Make Changes on Your Own

Once you have a real diagnosis and a professional hearing test, you have everything you need to improve your hearing health. For most people, hearing loss is a treatable condition. With the right tools at your disposal, your hearing loss will have less of an impact, so you struggle less. The audiologist and your doctor can look at your test results and help you make smart decisions designed to improve your life like getting hearing aids and other assistive listening devices.

Go slow picking out hearing aids to give yourself a chance to explore all the different features available and come up with the right mix for your needs. A certified hearing aid retailer will sit with you and go over the benefits of each brand and model. You will learn how different features work, too. Look for a dealer that offers a trial period, as well. This gives you the chance to test drive each feature, so you know if you need it or not.

Don’t Go It Alone

What they don’t know can hurt you, so talk to the people in your life. Make them understand your concerns about your hearing loss and make them part of the solution. Take a friend or family member with you to the doctor and when you go for your hearing test. Let them help as you listen to the diagnosis and the interpretation of the range of your hearing loss. Make them part of the decision-making process as you pick out the different hearing aids you want to try.

Just because you have hearing loss, doesn’t mean you have to live with it alone. When you incorporate your family into the process, you make them apart of that world, too. You are no longer the only one who understands what hearing loss is like and how it affects your life. By including them, you help them see what they can’t see otherwise.

Hearing loss is a life changer but so much harder when you struggle with it alone, so don’t. You are taking a courageous step by dealing with your loss, now; help your friends and family understand it with you.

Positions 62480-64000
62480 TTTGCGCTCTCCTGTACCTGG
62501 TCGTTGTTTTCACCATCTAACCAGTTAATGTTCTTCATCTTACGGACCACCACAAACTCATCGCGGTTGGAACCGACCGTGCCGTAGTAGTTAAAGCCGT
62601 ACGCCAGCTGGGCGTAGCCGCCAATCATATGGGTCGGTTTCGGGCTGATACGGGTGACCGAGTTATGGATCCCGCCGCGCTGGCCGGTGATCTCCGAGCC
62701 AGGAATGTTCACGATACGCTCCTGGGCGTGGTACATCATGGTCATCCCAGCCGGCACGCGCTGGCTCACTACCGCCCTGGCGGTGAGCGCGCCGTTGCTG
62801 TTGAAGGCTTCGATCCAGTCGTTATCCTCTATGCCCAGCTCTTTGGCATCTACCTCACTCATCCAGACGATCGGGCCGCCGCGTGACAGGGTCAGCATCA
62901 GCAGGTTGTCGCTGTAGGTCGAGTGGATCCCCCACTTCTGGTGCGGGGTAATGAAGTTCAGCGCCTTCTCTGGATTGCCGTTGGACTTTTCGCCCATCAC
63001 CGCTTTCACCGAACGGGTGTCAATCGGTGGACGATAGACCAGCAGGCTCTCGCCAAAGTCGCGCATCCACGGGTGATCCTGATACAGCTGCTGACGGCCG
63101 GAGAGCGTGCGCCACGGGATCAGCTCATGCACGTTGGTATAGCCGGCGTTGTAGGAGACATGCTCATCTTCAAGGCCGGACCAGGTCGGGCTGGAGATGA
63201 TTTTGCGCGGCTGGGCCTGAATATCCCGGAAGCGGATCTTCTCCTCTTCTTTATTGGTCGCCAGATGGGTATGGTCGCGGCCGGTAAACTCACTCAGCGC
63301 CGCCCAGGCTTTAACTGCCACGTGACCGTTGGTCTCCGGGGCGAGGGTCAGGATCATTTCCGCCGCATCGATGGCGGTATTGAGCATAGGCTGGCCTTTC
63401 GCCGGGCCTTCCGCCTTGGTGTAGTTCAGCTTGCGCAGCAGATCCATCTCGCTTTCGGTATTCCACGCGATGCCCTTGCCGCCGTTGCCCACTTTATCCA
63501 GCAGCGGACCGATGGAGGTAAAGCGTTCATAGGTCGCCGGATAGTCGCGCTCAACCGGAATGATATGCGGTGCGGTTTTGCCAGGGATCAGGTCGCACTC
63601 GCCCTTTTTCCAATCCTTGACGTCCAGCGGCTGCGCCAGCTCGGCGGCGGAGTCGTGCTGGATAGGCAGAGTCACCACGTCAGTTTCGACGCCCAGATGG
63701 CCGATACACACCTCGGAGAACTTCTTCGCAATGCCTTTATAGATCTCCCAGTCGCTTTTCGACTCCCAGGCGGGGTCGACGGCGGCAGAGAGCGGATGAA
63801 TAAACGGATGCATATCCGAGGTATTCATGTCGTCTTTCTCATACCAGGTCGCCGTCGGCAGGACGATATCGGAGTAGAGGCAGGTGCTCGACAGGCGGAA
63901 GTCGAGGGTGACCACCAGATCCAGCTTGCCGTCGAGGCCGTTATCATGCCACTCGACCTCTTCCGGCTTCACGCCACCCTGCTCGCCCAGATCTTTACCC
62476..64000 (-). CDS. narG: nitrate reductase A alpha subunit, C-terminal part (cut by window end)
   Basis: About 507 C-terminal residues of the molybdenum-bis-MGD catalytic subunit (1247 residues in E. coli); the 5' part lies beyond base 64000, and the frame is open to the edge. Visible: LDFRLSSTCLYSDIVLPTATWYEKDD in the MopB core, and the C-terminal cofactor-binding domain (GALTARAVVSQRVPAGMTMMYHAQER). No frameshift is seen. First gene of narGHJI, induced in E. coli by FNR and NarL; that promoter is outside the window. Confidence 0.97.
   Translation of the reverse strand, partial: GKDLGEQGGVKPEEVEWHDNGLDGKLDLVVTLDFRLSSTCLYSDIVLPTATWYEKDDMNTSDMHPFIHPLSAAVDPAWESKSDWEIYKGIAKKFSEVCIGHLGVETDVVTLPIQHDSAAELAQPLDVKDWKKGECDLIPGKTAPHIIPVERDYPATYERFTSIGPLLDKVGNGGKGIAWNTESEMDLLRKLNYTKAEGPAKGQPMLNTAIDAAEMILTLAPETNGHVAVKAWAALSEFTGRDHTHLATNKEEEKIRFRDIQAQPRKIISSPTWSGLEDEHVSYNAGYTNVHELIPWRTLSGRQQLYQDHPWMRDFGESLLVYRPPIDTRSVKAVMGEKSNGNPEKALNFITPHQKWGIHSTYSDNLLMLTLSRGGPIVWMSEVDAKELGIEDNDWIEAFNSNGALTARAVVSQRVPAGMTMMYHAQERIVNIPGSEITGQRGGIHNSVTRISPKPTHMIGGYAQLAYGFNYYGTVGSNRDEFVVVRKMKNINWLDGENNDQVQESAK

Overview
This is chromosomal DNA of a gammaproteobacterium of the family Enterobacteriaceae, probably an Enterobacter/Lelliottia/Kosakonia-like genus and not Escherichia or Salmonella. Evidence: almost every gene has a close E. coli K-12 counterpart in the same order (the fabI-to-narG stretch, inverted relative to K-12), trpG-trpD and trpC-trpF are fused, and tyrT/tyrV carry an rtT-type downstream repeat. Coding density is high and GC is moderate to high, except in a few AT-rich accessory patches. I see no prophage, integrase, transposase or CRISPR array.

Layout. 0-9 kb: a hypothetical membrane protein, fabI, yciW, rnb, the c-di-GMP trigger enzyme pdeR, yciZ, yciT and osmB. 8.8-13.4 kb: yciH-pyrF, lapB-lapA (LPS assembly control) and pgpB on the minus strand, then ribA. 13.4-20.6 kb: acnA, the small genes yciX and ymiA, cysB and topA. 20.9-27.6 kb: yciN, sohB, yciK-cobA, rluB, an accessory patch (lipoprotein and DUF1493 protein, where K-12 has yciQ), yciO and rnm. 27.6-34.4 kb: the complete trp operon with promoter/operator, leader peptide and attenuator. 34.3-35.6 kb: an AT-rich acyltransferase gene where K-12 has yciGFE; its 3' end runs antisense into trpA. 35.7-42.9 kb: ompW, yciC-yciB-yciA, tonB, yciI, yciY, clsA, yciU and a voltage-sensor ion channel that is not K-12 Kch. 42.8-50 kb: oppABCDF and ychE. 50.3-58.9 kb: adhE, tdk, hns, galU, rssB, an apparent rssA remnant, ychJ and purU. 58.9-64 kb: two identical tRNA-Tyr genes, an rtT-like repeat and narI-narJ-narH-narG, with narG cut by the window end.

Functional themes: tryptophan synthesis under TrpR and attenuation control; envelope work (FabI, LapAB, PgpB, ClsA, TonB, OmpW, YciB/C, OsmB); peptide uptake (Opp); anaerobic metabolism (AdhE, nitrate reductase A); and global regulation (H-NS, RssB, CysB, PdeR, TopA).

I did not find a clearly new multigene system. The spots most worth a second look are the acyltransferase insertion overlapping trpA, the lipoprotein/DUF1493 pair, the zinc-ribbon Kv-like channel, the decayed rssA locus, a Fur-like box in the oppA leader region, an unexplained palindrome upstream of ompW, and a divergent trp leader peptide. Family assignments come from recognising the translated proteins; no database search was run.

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How can Doctors With Hearing Impairment Get By in Their Jobs

By: Audiology Associates of Westchester : September 21, 2017

Picture of an audiologist

Are there jobs that you wouldn’t want to try if you are hearing impaired? It might seem like hearing loss is the kind of thing that would hold one back, but it affects more than 20 percent of the people in the U.S. Many of them have jobs that might appear difficult to do without almost perfect hearing. You’d be surprised, individuals with hearing loss are lawyers, actors, musicians, lawmakers, judges and, yes, even doctors.

The fact is determined people who are hearing challenged find few limitations in their lives, especially given today’s advancements in hearing technology. Physicians that face this problem just look for workarounds that help them accomplish their goals. It is, after all, one small obstacle in a road full of challenges. How do physicians who have hearing loss manage their jobs?

They Understand Their Condition

Who knows better than a medical practitioner that hearing loss and intellectual ability having nothing to do with one another. Being hearing impaired is simply a mechanical failure of one or more portions of the auditory system. It has nothing to do with cognitive function or problem-solving skills.

A person with hearing loss must start by accepting that they can’t let themselves be held back by this one sense or lack of it. Doctors look for solutions to overcome the potentials hurdles related to their ear health.

They Get a Professional Diagnosis

A doctor who notices a gradual hearing loss should automatically do what everyone else needs to, as well — see an ear specialist and get a proper diagnosis. The hearing reduction can occur for different reasons, some of which will be reversible. Maybe the problem is excess ear wax, for example.

Chances are a medical doctor will also know to get regular hearing tests to gauge their decline. This allows you to be proactive about your hearing health.

They Get Hearing Assistance

Just because you have hearing loss doesn’t mean you necessarily have to just live with it. A physician understands the importance of hearing assistance tools like quality hearing aids. After getting a hearing test, you can work with a certified retailer to find a brand and model hearing aid that best suits your needs.

For instance, a physician might benefit from hearing aids that are Bluetooth compatible and have directional microphones. Bluetooth allows the physician to connect the hearing aids to a smartphone or computer and directional microphones enhance conversation in noisy environments. Noise reduction probably comes in handy, as well, to filter out background noise.